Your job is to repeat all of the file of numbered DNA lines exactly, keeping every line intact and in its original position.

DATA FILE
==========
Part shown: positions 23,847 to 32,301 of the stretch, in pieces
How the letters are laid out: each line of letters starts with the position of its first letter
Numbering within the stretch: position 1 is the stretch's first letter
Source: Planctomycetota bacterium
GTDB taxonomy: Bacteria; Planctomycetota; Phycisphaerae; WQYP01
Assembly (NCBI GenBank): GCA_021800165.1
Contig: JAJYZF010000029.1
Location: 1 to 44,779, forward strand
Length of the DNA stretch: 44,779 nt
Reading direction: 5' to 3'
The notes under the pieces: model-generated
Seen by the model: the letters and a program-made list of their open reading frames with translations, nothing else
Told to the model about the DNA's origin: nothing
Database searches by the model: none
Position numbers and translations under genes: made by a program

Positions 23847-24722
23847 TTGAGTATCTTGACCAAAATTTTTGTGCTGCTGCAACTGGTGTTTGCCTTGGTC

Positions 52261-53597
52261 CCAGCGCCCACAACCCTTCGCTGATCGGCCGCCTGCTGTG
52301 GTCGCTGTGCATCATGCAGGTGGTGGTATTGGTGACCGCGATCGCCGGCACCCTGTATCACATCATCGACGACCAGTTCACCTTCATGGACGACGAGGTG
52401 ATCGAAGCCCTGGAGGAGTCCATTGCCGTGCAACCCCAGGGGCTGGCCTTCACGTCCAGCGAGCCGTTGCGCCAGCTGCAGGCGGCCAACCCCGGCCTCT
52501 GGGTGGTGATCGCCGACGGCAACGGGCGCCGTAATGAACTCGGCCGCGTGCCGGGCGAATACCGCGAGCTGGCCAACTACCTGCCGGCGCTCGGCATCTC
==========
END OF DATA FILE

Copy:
Part shown: positions 23,847 to 32,301 of the stretch, in pieces
How the letters are laid out: each line of letters starts with the position of its first letter
Numbering within the stretch: position 1 is the stretch's first letter
Source: Planctomycetota bacterium
GTDB taxonomy: Bacteria; Planctomycetota; Phycisphaerae; WQYP01
Assembly (NCBI GenBank): GCA_021800165.1
Contig: JAJYZF010000029.1
Location: 1 to 44,779, forward strand
Length of the DNA stretch: 44,779 nt
Reading direction: 5' to 3'
The notes under the pieces: model-generated
Seen by the model: the letters and a program-made list of their open reading frames with translations, nothing else
Told to the model about the DNA's origin: nothing
Database searches by the model: none
Position numbers and translations under genes: made by a program

Positions 23847-24722
23847 TTGAGTATCTTGACCAAAATTTTTGTGCTGCTGCAACTGGTGTTTGCCTTGGTC

Positions 52261-53597
52261 CCAGCGCCCACAACCCTTCGCTGATCGGCCGCCTGCTGTG
52301 GTCGCTGTGCATCATGCAGGTGGTGGTATTGGTGACCGCGATCGCCGGCACCCTGTATCACATCATCGACGACCAGTTCACCTTCATGGACGACGAGGTG
52401 ATCGAAGCCCTGGAGGAGTCCATTGCCGTGCAACCCCAGGGGCTGGCCTTCACGTCCAGCGAGCCGTTGCGCCAGCTGCAGGCGGCCAACCCCGGCCTCT
52501 GGGTGGTGATCGCCGACGGCAACGGGCGCCGTAATGAACTCGGCCGCGTGCCGGGCGAATACCGCGAGCTGGCCAACTACCTGCCGGCGCTCGGCATCTC